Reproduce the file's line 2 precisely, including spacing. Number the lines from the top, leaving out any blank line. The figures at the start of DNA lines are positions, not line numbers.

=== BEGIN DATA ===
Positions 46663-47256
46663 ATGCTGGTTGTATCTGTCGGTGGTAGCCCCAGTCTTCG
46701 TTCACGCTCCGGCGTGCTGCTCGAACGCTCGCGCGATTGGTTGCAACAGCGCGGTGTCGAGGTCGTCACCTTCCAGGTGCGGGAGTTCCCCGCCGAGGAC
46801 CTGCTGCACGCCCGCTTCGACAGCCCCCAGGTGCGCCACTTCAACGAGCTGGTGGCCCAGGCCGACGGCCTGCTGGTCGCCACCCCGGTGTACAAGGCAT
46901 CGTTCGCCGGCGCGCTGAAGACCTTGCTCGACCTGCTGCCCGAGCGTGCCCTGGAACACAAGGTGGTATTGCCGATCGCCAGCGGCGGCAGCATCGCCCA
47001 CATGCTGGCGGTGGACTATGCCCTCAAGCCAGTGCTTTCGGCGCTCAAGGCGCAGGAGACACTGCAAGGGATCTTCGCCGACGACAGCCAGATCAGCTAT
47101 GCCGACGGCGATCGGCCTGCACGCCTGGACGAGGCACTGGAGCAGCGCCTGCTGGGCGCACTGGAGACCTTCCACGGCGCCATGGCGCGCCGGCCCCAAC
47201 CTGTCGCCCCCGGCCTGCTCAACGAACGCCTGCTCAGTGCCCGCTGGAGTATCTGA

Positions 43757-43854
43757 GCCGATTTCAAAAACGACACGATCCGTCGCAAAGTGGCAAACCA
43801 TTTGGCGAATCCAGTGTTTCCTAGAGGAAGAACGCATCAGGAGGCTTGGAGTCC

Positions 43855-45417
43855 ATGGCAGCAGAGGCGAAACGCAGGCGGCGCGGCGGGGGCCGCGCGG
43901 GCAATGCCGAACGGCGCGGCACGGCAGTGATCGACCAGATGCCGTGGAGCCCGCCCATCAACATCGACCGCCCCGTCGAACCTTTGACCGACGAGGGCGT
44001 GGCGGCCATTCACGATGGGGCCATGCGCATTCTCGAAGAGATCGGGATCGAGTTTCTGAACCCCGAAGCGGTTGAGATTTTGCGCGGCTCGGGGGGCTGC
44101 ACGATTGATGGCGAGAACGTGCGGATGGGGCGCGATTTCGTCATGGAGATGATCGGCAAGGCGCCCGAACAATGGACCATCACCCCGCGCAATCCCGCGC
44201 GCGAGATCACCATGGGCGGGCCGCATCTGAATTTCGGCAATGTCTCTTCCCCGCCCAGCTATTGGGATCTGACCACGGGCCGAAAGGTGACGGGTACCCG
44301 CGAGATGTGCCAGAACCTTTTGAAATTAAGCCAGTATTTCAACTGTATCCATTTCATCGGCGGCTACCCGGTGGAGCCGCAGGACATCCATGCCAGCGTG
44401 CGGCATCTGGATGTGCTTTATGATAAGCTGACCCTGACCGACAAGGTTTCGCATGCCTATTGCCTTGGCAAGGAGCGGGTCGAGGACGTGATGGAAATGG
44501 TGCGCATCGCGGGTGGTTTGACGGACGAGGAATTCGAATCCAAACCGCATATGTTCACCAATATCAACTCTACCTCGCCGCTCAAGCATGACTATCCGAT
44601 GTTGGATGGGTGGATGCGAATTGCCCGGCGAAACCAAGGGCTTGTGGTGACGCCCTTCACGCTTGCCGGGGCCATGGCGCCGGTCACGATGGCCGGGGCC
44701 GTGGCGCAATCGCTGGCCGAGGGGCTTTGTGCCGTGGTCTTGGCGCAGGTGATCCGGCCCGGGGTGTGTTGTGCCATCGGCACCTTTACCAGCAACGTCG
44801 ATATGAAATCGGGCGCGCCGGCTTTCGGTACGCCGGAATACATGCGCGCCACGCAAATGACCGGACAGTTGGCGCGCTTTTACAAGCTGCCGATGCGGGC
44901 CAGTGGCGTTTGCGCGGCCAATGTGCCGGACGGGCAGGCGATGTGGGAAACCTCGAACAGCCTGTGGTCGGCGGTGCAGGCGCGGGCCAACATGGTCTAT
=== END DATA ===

46663 ATGCTGGTTGTATCTGTCGGTGGTAGCCCCAGTCTTCG